One of the many advantages of learning a second language is to support better cognitive function. Here are some things to think about if an elderly loved one is thinking of learning new languages after reaching the age of 50 or beyond.
Learning new Languages After 50s
Many older people often assume that even if learning a new language may be advantageous, they are too old to gain from it. Thankfully, this is not the case! A study conducted at a university has shown that these advantages persisted even in cases when the individual did not begin learning the language until they were much older. Therefore, regardless of age, you should encourage an older loved one who is thinking about learning a new language to do so, as well as other senior activities like playing an instrument, which have also been demonstrated to increase cognitive reserve.
Warding Off Effects of Cognitive Decline
Learning a new language has both cognitive and psychological advantages. Researchers have demonstrated that learning multiple languages aids the brain’s ability to fend off some of the more typical impairments that come with dementia and other age-related cognitive issues. According to some studies, acquiring a second language helps the brain develop problem-solving skills that are essential for fending off dementia. In addition, those who have learned another language may still experience some of the physical changes that can occur in the brain as we age, but because the brain has practiced seeing things from new perspectives, it is able to overcome or at least lower any decline in function that would otherwise result from the changes.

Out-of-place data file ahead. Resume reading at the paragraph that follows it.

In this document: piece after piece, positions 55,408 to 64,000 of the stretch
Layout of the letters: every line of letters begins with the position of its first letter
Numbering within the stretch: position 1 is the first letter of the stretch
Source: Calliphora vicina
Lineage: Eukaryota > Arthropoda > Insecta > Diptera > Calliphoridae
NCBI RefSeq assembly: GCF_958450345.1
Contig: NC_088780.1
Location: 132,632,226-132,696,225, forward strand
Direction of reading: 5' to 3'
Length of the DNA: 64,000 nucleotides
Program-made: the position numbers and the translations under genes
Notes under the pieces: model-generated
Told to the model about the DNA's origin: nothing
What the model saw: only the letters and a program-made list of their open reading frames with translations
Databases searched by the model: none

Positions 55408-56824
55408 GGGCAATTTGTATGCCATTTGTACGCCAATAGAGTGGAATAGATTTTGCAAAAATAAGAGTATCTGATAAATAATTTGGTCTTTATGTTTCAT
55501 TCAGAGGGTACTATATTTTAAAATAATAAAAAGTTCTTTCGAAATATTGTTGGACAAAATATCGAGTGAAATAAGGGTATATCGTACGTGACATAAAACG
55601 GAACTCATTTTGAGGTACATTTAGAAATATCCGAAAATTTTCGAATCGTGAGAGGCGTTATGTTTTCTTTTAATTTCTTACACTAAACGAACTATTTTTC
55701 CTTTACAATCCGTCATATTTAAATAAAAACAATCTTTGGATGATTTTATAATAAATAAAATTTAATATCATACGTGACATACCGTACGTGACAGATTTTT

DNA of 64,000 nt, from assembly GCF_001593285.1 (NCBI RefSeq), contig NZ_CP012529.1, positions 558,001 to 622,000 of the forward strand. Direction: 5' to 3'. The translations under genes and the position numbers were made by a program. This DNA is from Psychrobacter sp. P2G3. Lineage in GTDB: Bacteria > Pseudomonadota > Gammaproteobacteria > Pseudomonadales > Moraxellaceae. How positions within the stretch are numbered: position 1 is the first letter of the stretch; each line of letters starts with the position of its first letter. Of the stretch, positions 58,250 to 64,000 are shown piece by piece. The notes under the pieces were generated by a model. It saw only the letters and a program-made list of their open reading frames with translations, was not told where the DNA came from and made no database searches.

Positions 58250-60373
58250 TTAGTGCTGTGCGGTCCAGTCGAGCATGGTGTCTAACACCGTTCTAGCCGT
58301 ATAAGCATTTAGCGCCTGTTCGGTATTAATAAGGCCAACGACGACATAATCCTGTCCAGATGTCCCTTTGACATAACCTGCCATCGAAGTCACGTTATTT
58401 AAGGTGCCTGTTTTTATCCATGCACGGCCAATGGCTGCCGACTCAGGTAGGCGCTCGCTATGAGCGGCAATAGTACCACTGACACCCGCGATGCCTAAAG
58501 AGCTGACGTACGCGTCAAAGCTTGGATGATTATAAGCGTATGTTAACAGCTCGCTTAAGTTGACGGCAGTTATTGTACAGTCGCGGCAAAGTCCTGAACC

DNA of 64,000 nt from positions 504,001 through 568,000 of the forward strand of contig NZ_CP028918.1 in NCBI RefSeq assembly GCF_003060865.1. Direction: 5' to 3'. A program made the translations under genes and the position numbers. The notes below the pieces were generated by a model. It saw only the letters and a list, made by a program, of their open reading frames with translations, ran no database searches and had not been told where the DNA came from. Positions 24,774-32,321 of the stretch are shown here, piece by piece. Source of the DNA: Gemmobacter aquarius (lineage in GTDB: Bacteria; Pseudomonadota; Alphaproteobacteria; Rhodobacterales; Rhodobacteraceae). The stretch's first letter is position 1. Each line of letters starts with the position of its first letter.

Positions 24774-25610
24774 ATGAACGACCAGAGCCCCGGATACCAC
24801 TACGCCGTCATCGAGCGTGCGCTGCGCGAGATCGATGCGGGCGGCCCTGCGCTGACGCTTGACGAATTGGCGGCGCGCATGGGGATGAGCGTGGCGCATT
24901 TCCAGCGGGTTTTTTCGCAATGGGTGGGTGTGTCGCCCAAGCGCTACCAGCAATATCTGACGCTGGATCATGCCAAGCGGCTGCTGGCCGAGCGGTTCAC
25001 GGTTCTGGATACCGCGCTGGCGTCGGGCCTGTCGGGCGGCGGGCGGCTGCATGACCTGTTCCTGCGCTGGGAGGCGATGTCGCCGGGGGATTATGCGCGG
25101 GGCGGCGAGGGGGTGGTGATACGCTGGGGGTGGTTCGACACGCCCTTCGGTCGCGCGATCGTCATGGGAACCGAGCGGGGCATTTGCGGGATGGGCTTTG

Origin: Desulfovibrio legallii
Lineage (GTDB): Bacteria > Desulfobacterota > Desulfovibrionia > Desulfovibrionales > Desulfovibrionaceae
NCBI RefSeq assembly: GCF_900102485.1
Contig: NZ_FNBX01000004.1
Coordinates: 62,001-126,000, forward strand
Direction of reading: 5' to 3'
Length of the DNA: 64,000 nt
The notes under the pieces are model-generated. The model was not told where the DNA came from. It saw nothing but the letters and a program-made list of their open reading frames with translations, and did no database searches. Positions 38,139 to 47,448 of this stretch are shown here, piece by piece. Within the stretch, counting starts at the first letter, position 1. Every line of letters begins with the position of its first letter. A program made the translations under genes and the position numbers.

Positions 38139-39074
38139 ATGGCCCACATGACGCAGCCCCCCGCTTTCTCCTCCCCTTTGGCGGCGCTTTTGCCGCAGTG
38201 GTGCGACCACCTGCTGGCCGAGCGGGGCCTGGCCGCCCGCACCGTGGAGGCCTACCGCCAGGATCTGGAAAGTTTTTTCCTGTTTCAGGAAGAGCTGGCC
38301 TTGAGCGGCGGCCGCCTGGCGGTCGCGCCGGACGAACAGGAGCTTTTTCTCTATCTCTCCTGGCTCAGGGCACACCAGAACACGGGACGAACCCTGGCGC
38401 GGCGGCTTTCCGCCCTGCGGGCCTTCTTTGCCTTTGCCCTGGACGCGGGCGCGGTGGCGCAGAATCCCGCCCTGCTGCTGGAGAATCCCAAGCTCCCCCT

Providing Socialization Opportunities
Learning a new language provides other advantages besides warding off the effects of cognitive decline. Your elderly loved one will typically benefit from taking language classes because they will enable them to leave the house and socialize. Occasionally, the socialization that comes with taking a language course will be sufficient compensation.
Second, your older loved one will discover that he or she is capable of doing challenging tasks by learning a new language. In turn, this will boost their confidence and self-esteem. The likelihood that he or she will be willing to venture out and attempt new things will improve as a result of the increased confidence.
Learning a new language will also be advantageous if your older loved one decides to travel during their retirement. While some senior people might not be able to do this, an increasing number of elderlies over 65 have the physical, mental, and financial means to travel. Your older loved one might find those journeys a little bit more delightful if they pick up a new language so as to efficiently communicate with the locals.
Learning a new language not just supports your loved one’s cognitive health, but it also boosts their self-esteem while also providing an avenue for socialization. It is never too late to learn something new even for something as simple as picking up a new language. Being able to communicate with others through their native language will also be such a fun and satisfying experience.